He admits it has been a process to get to where he is now after five years of high school, plus five years of university. But Mobolade (Bolade) Ajomale is finally ready to join the rest of Canada’s top sprinters.
It didn’t seem like it was worth it at the time, but those years spent in school prepared him for what he plans to do now, and made him into the athlete and person he is today. Ajomale might be breaking onto the professional scene a few years later than his peers, but he believes that there was no rush getting to the big stage and benefited by staying patient throughout the years.
“Now that I see where I am in life and the position I’ve put myself in in terms of being successful, I think it was definitely worth it,” said Ajomale. “There’s nothing wrong with taking your time to make a decision and I think that’s what a lot of athletes tend to miss out on, trying to rush for the next big thing. I think it’s really important to take your time and make those decisions, because at the end of the day it’s only going to benefit you.”
Graduating with degree in Communications and Media Technologies from the Academy of Art University, even though he’s committed the last 10 years to track and getting to where he is now, he has gathered a collection of experiences that will help him in the future. Some experiences are highlighted by being a 10-time NCAA Champion, but others are less flashy though they provided learning opportunities.
One of his most memorable races early on was at the 2014 Ontario Federation of School Athletic Association (OFSAA) Track & Field Championships, Ontario’s high school provincials. It was his fifth and final year competing for Alexander Mackenzie High School in Richmond Hill, Ont., and he wanted one last crack at a senior OFSAA gold medal in the 100-metres.
Having finished second the previous year to Andre Ford-Azonwanna, and racing against Andre De Grasse where they both finished in the middle of the field the year before that, Ajomale was determined for more. The incident occurred in the 2014 final and Ajomale, the heavy favourite after the preliminary races, stumbled out of the blocks and momentarily took himself out of the race. He regained his position and was able to come away with the win, but it left a lasting impression on him.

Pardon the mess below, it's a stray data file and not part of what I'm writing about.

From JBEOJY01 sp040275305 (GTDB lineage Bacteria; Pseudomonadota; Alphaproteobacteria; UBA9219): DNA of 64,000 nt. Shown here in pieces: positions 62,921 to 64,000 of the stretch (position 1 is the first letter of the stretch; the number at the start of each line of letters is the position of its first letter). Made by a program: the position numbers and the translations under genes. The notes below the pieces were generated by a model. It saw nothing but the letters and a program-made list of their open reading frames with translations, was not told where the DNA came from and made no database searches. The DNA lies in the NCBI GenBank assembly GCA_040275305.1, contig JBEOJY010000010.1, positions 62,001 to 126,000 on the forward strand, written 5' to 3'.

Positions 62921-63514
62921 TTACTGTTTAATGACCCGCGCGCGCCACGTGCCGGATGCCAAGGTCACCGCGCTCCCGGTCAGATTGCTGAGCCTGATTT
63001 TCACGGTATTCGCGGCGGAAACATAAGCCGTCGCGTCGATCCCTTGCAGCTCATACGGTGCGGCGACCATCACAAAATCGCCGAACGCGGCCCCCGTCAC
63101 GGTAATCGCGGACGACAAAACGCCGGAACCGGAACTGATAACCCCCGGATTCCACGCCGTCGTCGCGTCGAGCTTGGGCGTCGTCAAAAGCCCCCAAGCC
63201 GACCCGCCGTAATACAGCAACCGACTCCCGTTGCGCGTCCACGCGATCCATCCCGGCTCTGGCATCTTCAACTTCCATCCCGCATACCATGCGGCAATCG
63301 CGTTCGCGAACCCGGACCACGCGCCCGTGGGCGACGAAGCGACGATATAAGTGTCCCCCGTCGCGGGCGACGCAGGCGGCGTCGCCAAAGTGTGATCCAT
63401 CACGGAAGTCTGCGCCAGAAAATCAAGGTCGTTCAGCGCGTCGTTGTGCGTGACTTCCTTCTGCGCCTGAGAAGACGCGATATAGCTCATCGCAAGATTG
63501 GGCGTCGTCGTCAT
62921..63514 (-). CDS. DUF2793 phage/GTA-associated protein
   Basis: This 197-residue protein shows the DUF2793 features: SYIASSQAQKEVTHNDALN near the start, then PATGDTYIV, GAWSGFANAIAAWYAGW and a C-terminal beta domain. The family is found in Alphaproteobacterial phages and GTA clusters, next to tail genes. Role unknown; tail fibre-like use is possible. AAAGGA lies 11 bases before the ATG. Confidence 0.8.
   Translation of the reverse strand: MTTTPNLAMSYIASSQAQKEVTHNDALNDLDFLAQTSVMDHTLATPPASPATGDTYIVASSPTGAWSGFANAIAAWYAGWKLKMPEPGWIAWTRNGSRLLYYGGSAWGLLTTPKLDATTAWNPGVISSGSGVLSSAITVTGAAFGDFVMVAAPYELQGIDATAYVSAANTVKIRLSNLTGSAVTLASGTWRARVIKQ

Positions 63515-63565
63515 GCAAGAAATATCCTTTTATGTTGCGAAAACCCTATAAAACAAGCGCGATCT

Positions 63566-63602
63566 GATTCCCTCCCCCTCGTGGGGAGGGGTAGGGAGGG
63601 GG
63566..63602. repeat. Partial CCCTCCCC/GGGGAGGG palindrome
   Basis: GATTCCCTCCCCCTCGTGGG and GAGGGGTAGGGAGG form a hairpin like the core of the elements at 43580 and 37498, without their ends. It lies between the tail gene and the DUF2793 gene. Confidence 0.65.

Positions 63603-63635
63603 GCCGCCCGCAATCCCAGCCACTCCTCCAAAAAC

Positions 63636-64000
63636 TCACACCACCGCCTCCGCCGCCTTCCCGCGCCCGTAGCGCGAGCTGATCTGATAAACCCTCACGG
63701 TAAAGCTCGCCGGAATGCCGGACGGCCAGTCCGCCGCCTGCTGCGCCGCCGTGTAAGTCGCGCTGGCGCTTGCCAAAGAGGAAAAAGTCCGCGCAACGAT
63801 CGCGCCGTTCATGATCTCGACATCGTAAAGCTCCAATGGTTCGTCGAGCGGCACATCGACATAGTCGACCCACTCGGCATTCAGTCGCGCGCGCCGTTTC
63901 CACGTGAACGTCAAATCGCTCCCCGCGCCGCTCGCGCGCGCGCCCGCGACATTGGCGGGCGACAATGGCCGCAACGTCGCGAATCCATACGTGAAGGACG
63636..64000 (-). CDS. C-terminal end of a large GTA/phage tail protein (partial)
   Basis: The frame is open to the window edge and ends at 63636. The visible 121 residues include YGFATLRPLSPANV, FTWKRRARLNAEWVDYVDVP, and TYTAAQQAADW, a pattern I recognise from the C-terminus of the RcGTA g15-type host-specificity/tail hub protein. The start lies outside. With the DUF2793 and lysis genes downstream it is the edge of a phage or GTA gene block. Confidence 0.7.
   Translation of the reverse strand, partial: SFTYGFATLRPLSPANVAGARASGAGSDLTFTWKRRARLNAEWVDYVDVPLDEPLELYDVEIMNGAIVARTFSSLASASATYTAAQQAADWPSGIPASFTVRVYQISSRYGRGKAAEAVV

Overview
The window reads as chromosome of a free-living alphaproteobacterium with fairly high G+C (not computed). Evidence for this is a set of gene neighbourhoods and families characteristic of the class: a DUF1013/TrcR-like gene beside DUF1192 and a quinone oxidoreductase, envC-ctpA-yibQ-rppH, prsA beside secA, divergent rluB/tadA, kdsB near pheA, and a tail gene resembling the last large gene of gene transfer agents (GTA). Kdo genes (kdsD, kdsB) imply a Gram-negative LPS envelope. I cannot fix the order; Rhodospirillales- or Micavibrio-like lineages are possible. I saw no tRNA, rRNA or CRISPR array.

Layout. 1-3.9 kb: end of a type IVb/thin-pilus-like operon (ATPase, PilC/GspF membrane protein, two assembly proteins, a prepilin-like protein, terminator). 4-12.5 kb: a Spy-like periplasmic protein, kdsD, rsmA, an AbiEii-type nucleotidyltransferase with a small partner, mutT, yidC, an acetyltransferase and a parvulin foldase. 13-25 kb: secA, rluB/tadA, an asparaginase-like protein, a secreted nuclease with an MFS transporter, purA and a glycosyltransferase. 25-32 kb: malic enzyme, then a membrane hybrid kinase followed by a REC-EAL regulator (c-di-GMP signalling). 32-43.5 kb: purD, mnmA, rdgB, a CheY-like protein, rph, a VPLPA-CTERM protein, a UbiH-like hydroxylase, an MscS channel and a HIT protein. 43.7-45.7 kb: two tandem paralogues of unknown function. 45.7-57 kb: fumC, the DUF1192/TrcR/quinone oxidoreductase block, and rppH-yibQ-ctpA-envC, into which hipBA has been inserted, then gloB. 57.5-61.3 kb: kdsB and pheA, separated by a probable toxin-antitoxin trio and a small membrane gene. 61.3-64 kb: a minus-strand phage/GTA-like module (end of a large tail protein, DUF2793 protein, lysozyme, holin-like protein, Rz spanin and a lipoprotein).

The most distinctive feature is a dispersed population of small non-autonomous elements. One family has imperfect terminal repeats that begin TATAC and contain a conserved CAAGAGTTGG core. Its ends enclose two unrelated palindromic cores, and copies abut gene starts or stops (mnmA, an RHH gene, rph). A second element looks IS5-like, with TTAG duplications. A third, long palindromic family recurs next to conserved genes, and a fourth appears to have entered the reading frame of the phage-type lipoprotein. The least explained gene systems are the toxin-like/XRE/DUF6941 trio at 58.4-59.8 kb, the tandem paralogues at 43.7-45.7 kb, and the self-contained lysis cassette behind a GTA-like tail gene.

“That was the moment I decided that I’m not going to let it happen again. I have to go find a way to make myself better and rise up to a different level,” explained Ajomale.
Last competing at the Speed River Inferno in Guelph, which also hosted this year’s OFSAA Championships, Ajomale smiled when asked about being back at the event, saying it puts things into perspective for him now.
For many high school athletes in Ontario, OFSAA was where everyone wanted to be at the end of their season. For Ajomale, it was no different. “Everything we wanted to do was to do it for OFSAA, that was the only thing we were focused on,” said Ajomale, who ranks fifth on the fastest OFSAA all-time 100-metre times at 10.51 seconds. “Now that I’m out of OFSAA and out of the NCAA, I see that there is so much more to be accomplished.”
At this moment, Ajomale is looking to ink his first professional sponsorship deal, often seen as the first step to getting a career in this sport started. Not able to say the specifics of any potential deals, Ajomale shared that it’s been a goal of his growing up and it quantifies all the work he’s put into this sport as an athlete.
“Now that I’m at the point where I’ve graduated university and started getting recognition by big name companies, it’s great motivation and makes me hungry, makes me want to continue running and to do even better each race.”
And there is no doubt he will become better. With his sights set on the Canadian Track & Field Championships that take place from July 25-28 in Montreal and the Pan American Games shortly thereafter, Ajomale wants to see the top competition the world can offer him.
With Aaron Brown and De Grasse sitting atop Canada’s men’s sprinting group, Ajomale isn’t the person to shy away from the challenge of running with them; let alone doubt his own abilities. He has all the respect for them, there’s no animosity between them and they remain friends and teammates at the end of the day.
“I already feel like I am one of them,” said the Richmond Hill native. “We’ve run with each other multiple times, beat each other a couple of times and I feel like I’ve earned the right to be noticed as one of them, one of Canada’s top sprinters.”
That swagger and confidence has also translated beyond the track. Sitting at a Starbucks after class one day, he was approached by a photographer who complimented his “nice jaw structure.” He now does modelling on the side while working at his friend’s agency, and he has enjoyed every aspect of it. “I got more gigs out of it, I enjoy the process and taking pictures.”
The theme of patience and working through the process is evident in Ajomale. Now that he’s here, ready for whatever is put in front of him, he believes those experiences will be even more vital to his success.
Between his time on the track, time in front of the cameras, and the experiences that have brought him to the big stage, it is about being ready, but patient, for when the time comes. It is just his style.
“Going through all that stress in the previous year’s really allowed me to learn the importance of patience,” concludes Ajomale. “If I hadn’t gone through those struggles, and I just got everything right at the moment that I wanted to, run the times when I wanted to, I don’t think I would understand what it means to be patient.”
“Because I failed so many times before I got here, it really allowed me to appreciate being patient and waiting for my time to come.”
And there is no doubt in his mind, his time has come.